On the topic of reg combiners/D3D pixel shaders: Does anybody know how to properly implement the D3D pixel shader 'cmp' instruction with register combiners?

You would use the mux operation. Here's an example that chooses between two textures depending on the value stored in the alpha of the primary color:



!!RC1.0
{
alpha
{
spare0 = col0.a;
}
}
{
rgb
{
discard = tex1.rgb;
discard = tex0.rgb;
spare0 = mux();
}
}

if col0.a is greater than 0.5, tex0 is stored in spare0, otherwise tex1 is used.

Asgard
03-28-2003, 09:18 AM
Thanks Jason, that emulates D3D's cnd instruction, but not the cmp instruction (which performs a component-wise comparison >= 0). I don't really see a good way how this could be done (even when using more than one combiner stage).

vincoof
03-28-2003, 10:40 AM
With lots of combiner stages you could subtract the two colors to compare, then add 0.5, and for each component you try the mux() instruction.
For a four-component component-wise comparison you need at least 5 combiner stages but still it is possible.

jra101
03-28-2003, 02:31 PM
Originally posted by Asgard:
Thanks Jason, that emulates D3D's cnd instruction, but not the cmp instruction (which performs a component-wise comparison >= 0). I don't really see a good way how this could be done (even when using more than one combiner stage).

This is ps1.2 (NV25+) functionality that isn't exposed in OpenGL. You'll need to do it using multiple mux's.

Asgard
03-28-2003, 03:08 PM
Jason,
Thanks for the info. And I thought I was just too stupid to find a solution with two combiners :-)
Cheers.

jra101
03-28-2003, 03:12 PM
I was thinking the same thing, had to ask around to figure out what was up http://www.opengl.org/discussion_boards/ubb/smile.gif

vincoof
03-31-2003, 01:33 AM
If OpenGL vendor-specific extensions directly expose the hardware functionality, how does it come that some D3D features aren't available to OpenGL ? Do we need some kind of NV_register_combiners3 extension ?

Korval
03-31-2003, 09:30 AM
If OpenGL vendor-specific extensions directly expose the hardware functionality, how does it come that some D3D features aren't available to OpenGL ? Do we need some kind of NV_register_combiners3 extension ?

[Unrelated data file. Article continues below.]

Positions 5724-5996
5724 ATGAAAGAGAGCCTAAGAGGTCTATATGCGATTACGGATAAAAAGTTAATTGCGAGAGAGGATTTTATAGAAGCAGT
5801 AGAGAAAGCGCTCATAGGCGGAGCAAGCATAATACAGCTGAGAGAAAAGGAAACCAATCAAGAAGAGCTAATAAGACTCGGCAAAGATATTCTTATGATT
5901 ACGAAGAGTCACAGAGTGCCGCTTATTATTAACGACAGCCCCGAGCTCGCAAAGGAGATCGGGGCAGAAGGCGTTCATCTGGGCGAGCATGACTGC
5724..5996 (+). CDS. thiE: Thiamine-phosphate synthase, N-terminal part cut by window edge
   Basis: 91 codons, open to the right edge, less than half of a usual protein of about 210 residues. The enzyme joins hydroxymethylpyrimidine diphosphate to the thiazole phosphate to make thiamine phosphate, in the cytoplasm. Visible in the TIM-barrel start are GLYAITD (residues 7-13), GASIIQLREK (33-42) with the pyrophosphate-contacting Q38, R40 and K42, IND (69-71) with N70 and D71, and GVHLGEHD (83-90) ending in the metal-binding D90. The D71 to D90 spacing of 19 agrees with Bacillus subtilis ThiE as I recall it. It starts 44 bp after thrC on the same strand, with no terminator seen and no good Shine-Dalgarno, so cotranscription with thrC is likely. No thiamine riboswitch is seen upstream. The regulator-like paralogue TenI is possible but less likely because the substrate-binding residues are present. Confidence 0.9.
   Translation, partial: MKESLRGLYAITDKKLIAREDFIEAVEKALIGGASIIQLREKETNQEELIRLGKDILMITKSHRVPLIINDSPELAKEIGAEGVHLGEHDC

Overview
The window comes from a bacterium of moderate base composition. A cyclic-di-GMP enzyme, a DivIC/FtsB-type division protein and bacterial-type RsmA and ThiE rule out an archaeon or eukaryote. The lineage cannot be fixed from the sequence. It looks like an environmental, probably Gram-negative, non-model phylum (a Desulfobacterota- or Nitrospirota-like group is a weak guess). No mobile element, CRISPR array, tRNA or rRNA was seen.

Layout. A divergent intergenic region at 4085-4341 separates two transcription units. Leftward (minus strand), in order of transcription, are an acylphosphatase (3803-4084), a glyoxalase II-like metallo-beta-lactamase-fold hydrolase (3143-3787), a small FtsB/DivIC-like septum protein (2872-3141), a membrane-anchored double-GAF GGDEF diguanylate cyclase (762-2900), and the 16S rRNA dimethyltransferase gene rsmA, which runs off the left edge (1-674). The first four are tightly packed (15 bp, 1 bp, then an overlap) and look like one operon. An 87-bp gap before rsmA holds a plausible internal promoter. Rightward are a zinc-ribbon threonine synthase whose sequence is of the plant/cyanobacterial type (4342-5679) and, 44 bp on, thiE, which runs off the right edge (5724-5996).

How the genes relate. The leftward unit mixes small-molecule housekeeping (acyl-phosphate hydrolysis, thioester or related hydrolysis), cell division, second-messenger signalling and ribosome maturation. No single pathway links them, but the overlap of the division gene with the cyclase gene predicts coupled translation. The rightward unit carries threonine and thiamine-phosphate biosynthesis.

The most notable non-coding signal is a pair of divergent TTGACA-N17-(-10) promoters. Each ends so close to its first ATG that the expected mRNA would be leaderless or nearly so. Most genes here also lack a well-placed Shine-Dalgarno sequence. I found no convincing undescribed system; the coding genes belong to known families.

Like what? What does D3D expose that OpenGL does not? If you're talking about that one opcode (the name of it slips my mind), bear in mind that it takes 2 instruction slots in D3D, which is exactly what RC's would take.

jra101
03-31-2003, 02:28 PM
Originally posted by Korval:
Like what? What does D3D expose that OpenGL does not? If you're talking about that one opcode (the name of it slips my mind), bear in mind that it takes 2 instruction slots in D3D, which is exactly what RC's would take.

The cmp instruction equivalent in ps1.2 is not exposed in OpenGL register combiners.

Asgard, was there a particular problem you needed the GL equivalent to the cmp instruction for?

Asgard
03-31-2003, 03:02 PM
Asgard, was there a particular problem you needed the GL equivalent to the cmp instruction for?

Not really a particular problem. I just wanted to implement support for the cmp instruction in my DirectX pixel shader -> OpenGL reg combiners/texture shader translator that is part of my XEngine project (http://xengine.sourceforge.net).
It's not really all that important. Just a nice-to-have feature.

cass
03-31-2003, 03:23 PM
That's one of those things that I'd rather *not* have a special-purpose extension for. http://www.opengl.org/discussion_boards/ubb/smile.gif

MZ
03-31-2003, 04:44 PM
Well, I used to have a problem. IIRC, I tried to implement addition with 16-bit per channel precison. Mux was needed to handle carry, and without component-wise mux I could hardly fit all computations in 8 combiners. Anyway, I abandoned this area of research.

V-man
03-31-2003, 08:02 PM
Originally posted by cass:

That's one of those things that I'd rather *not* have a special-purpose extension for. http://www.opengl.org/discussion_boards/ubb/smile.gif



In other words, the list of extensions isn't going to be skyrocketing anymore.

Ah crap! that's the measure I used to buy my card.

cass
03-31-2003, 08:35 PM
I didn't say that either. :-)

There will still be extensions, but I think we've reached the end of the road for exciting variations on NV_register_combiners. New functionality will concentrate on extending the programming models in ARBvp and ARBfp and introducing new programming models as more units become programmable.

There will certainly be interesting features that will be vendor-specific, at least for a time. And, of course, some extensions will remain vendor- and/or hardware-specific.

Cass

Zengar